Designing for Seniors

Smart and Safe Senior Living

Since the Baby Boom generation arrived in 1946, it’s kept construction very busy. In the 50s it was bigger schools, in the late 60s, college campuses, and in the 70s and 80s, homes in the suburbs. Now Boomers are in their 70s, and they need something different from the industry…

It’s no wonder that the waves of the Boomer Generation exerted such pressure on the construction industry continent-wide, when one considers the 8,200,000 babies born in Canada during the post-war era that extended to 1964, and the 76,000,000 born in the U.S. Now the leading edge of that demographic cohort has turned 75, approaching the age where they are looking at accessibility issues in their homes or moving to senior-friendly apartments, contemplating assisted living facilities (where they can keep a level of independence in a safe environment and enjoy a social life) or long-term care (LTC) facilities (where they receive nursing care).

Those options represent new opportunities for the construction industry to meet the needs of the largest generation ever, whose life expectancy is longer than any generation before them but who may have longer periods of decreased mobility and declining health that we shall need to accommodate.

The PEW Research Centre in the U.S. says that of the 76 million Boomers born in the U.S., 71.2 million were still living in 2019, as compared with the Silent Generation (1928-1945) when 47 million were born, with only 23 million living in 2019. Canada has a similar proportion of Boomers still living. For the first time, in 2015, Statistics Canada announced there were more people over 65 than under 15.

However, those numbers may not translate into construction of more assisted living and LTC facilities. Numbers don’t lie, but they don’t always tell the whole story. While it’s a logical assumption that we shall build more residences specifically for seniors with varying levels of care, not that many of them, especially the younger ones, actually live in dedicated facilities.

According to the latest census figures available from Statistics Canada (2011) only 2.6 percent of the population over 65 lived in such facilities, with that number increasing to 29.6 percent for people over 85, with similar proportions in the U.S. And there are mitigating factors which may reduce, or at least not further increase, those percentages.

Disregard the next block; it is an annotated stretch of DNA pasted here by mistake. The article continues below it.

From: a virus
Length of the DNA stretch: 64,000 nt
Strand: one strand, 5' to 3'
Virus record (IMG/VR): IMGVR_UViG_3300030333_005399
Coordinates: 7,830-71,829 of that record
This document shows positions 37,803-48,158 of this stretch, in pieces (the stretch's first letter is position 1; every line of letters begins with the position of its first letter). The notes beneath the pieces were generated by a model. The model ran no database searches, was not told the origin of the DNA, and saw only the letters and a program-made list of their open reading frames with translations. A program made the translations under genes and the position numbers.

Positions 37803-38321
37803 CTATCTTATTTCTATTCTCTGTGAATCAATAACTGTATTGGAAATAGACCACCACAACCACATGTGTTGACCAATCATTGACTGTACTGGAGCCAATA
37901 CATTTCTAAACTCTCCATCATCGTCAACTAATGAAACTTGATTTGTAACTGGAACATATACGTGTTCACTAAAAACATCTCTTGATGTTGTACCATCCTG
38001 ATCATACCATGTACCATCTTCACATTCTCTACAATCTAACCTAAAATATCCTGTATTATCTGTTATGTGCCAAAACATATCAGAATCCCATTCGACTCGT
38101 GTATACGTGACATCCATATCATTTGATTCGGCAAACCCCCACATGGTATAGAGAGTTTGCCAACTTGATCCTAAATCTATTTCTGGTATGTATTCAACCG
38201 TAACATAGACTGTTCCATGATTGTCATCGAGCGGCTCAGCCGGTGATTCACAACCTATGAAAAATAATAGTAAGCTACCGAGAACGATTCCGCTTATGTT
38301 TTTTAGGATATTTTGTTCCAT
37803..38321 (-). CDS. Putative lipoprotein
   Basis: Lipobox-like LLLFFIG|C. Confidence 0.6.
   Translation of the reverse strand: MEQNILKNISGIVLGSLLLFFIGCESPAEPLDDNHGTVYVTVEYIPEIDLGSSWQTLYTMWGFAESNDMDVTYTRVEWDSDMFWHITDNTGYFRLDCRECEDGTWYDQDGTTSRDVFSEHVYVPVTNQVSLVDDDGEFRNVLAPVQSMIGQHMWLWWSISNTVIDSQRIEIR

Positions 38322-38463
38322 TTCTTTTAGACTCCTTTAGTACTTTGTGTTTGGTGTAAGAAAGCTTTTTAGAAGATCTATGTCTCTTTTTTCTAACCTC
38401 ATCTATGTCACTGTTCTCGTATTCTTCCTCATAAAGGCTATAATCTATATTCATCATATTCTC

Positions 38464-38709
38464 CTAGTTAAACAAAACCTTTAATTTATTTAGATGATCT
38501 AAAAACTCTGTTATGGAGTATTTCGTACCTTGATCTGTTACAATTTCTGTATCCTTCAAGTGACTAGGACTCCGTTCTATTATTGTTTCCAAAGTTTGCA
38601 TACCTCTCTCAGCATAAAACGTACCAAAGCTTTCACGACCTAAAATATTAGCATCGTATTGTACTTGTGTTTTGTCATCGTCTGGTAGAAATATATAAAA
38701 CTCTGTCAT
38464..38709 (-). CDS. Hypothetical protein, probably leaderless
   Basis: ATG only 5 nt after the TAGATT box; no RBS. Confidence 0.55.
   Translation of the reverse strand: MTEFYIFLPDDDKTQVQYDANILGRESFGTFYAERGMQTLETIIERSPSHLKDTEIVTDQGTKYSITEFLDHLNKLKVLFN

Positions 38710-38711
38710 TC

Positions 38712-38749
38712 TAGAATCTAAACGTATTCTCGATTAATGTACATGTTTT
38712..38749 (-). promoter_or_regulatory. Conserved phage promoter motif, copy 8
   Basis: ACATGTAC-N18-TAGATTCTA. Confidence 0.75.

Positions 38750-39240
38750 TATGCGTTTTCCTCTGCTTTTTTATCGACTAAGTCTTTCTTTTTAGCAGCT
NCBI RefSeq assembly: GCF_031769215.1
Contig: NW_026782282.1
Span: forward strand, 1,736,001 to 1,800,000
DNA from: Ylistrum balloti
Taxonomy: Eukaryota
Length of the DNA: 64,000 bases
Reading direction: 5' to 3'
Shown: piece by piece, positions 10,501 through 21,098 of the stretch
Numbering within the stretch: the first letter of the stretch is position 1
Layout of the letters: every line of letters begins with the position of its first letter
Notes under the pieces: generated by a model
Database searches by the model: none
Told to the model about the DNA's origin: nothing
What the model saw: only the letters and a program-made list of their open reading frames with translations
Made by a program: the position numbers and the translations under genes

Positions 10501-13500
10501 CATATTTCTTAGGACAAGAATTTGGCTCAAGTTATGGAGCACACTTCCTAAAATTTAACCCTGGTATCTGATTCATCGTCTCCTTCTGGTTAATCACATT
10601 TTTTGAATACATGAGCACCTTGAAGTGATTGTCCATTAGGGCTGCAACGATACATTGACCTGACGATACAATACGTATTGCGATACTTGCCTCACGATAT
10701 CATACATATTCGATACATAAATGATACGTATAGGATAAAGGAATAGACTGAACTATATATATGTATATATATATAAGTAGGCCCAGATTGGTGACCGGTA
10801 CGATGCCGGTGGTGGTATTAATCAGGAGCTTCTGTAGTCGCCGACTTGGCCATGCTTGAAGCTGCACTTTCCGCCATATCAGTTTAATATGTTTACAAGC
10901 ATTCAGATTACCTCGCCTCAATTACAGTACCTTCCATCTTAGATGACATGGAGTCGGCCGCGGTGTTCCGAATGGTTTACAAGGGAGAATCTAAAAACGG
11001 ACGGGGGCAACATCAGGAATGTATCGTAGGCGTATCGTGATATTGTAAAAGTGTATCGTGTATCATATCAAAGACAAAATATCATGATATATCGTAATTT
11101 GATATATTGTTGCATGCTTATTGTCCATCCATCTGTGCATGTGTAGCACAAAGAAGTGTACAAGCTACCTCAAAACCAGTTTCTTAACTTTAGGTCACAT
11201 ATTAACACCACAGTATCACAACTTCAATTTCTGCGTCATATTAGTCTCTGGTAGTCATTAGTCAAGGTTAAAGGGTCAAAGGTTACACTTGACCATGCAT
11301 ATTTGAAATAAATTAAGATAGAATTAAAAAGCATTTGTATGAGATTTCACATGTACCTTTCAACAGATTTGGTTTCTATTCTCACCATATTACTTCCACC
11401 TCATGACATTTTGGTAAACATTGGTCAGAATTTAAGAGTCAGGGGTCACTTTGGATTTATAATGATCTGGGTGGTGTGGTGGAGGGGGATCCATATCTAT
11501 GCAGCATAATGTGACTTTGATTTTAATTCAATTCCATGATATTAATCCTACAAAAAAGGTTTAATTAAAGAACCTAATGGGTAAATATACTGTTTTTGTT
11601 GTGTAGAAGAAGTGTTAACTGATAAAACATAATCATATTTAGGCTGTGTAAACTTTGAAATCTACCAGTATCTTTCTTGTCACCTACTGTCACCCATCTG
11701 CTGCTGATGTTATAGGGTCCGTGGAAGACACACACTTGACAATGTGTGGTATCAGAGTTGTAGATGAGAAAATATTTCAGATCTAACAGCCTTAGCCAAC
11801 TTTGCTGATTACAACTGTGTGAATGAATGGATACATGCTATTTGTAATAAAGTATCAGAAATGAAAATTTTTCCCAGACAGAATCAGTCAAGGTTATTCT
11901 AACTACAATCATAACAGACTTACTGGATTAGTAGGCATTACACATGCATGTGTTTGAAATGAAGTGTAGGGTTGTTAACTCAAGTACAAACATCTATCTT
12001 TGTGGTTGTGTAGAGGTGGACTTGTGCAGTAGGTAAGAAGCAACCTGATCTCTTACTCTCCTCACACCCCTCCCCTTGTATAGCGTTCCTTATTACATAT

Aging in place
First, it’s the Boomers themselves. They were the Woodstock generation, the Vietnam War protesters, and overall, the best educated, most affluent, and most independent generation to date. They don’t take kindly to being told what to do or where to live.

Many prefer to remain in their homes where they are comfortable for as long as they can, and instead of moving to an assisted living facility when they do require assistance, prefer to receive it through community-based care.

The Report on housing needs of seniors, prepared for the Canadian Federal, Provincial and Territorial Forum for the Minister Responsible for Seniors by the Queen’s University Network of Aging Researchers (Kingston, ON) in 2017, agrees with the position of seniors who want to age in place. Not only does remaining in their own home provide a better quality of life, but it is also less costly for both seniors and the government.

The report also addresses the need “for communities to integrate an aging perspective into urban planning to create age-friendly spaces and environments.” Looking ahead the report recommends that, “new buildings and homes need to follow principles of universal design — spaces that are more easily accessible, with barrier free environments.”

A second factor that is driving the aging-in-place trend is the COVID-19 pandemic, which has ravaged LTC homes, especially ones where residents share rooms with inadequate ventilation. Added to the deadly consequences of an outbreak are the side effects of enforced isolation when families cannot visit and residents must remain in their rooms.

In his article, Time to re-think seniors housing and long-term care in Canada (April 3, 2020, iPolitics.ca), Alan Freeman writes, “Once this disaster is over, it will be high time to rethink the whole model of senior living. Healthy seniors are clearly best off in their own homes or in apartments in mixed communities of all ages. Corralling them all together is unhealthy for them and bad for society.